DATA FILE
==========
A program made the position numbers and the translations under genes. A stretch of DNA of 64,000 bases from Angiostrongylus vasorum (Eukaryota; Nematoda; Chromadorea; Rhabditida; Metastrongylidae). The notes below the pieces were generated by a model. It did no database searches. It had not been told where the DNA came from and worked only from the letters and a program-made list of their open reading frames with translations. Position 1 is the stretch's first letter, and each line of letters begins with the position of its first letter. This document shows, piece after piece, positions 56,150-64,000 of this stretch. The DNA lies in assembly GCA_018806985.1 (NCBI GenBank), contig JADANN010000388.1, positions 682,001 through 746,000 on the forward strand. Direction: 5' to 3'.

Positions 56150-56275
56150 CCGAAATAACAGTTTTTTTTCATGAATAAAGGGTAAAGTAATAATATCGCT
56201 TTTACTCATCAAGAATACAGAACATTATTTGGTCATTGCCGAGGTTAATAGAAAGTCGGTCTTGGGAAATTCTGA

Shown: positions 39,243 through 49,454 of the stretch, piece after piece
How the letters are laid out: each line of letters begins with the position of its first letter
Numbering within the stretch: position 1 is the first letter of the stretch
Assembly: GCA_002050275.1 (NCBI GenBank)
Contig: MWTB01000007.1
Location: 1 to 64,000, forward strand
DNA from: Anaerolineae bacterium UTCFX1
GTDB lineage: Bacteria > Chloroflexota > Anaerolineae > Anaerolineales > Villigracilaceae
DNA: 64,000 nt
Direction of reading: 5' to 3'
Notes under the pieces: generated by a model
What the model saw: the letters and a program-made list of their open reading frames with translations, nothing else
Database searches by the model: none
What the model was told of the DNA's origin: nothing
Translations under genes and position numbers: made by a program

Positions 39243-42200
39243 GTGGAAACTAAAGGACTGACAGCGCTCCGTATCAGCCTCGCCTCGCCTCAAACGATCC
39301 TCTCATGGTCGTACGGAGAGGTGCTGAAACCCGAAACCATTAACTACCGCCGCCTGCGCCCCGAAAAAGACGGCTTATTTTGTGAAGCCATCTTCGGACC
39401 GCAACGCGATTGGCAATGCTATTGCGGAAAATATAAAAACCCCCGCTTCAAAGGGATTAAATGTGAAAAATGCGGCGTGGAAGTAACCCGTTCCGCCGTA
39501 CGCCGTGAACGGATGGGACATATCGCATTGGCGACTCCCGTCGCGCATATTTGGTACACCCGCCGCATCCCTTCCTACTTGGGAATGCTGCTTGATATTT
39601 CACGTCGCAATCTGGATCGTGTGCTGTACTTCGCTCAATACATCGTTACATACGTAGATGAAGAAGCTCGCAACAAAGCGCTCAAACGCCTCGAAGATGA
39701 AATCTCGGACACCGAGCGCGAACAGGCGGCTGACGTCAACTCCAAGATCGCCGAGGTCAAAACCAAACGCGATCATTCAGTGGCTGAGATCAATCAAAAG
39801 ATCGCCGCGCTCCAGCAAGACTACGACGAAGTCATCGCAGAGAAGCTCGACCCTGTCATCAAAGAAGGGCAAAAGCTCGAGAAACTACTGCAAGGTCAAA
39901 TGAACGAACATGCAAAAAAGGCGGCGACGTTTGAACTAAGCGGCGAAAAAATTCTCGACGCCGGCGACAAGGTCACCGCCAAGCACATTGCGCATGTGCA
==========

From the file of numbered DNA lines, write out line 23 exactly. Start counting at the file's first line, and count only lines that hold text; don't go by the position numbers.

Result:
39401 GCAACGCGATTGGCAATGCTATTGCGGAAAATATAAAAACCCCCGCTTCAAAGGGATTAAATGTGAAAAATGCGGCGTGGAAGTAACCCGTTCCGCCGTA